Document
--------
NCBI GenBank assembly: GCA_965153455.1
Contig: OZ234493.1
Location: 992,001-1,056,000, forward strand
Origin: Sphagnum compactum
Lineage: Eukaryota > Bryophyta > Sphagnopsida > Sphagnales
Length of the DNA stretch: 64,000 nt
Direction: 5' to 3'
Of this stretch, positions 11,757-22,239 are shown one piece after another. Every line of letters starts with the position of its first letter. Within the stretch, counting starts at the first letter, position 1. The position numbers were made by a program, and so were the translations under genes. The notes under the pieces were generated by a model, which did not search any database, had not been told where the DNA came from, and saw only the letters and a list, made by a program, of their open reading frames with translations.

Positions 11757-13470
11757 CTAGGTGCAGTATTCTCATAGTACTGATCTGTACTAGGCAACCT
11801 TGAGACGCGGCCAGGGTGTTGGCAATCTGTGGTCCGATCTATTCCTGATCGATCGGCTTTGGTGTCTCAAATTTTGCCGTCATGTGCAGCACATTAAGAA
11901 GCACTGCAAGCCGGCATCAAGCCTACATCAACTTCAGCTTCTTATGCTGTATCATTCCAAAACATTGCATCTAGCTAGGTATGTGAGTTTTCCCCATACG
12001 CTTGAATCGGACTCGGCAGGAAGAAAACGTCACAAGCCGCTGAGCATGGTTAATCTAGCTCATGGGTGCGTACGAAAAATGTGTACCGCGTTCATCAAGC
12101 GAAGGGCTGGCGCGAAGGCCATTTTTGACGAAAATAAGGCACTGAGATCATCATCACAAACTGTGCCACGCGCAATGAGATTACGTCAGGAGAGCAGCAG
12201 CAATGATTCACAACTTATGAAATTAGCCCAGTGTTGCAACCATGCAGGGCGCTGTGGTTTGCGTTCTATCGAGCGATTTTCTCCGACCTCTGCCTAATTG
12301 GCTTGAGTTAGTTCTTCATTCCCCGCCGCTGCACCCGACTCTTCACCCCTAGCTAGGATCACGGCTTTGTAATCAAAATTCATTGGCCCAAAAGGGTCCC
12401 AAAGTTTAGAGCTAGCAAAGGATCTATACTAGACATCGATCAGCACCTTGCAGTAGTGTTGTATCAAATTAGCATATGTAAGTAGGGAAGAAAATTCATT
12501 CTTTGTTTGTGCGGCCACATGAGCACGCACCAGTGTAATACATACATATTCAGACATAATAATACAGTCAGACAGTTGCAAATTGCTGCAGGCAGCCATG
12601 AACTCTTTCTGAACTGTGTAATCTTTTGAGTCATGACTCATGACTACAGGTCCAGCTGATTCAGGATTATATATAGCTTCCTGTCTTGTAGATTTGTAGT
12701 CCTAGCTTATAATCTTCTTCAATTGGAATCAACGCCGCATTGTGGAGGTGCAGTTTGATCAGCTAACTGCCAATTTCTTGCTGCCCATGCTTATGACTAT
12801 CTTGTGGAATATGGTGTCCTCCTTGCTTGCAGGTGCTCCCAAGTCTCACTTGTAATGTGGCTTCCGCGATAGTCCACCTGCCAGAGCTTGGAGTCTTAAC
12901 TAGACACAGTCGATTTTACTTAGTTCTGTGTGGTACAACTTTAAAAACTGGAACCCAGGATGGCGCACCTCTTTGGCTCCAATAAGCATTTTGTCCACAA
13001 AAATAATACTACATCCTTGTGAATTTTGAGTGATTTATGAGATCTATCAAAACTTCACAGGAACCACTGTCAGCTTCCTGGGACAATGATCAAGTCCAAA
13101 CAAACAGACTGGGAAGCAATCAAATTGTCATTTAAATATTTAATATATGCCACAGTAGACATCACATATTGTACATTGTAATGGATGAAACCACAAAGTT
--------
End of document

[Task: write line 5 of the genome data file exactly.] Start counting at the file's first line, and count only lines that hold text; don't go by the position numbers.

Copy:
Lineage: Eukaryota > Bryophyta > Sphagnopsida > Sphagnales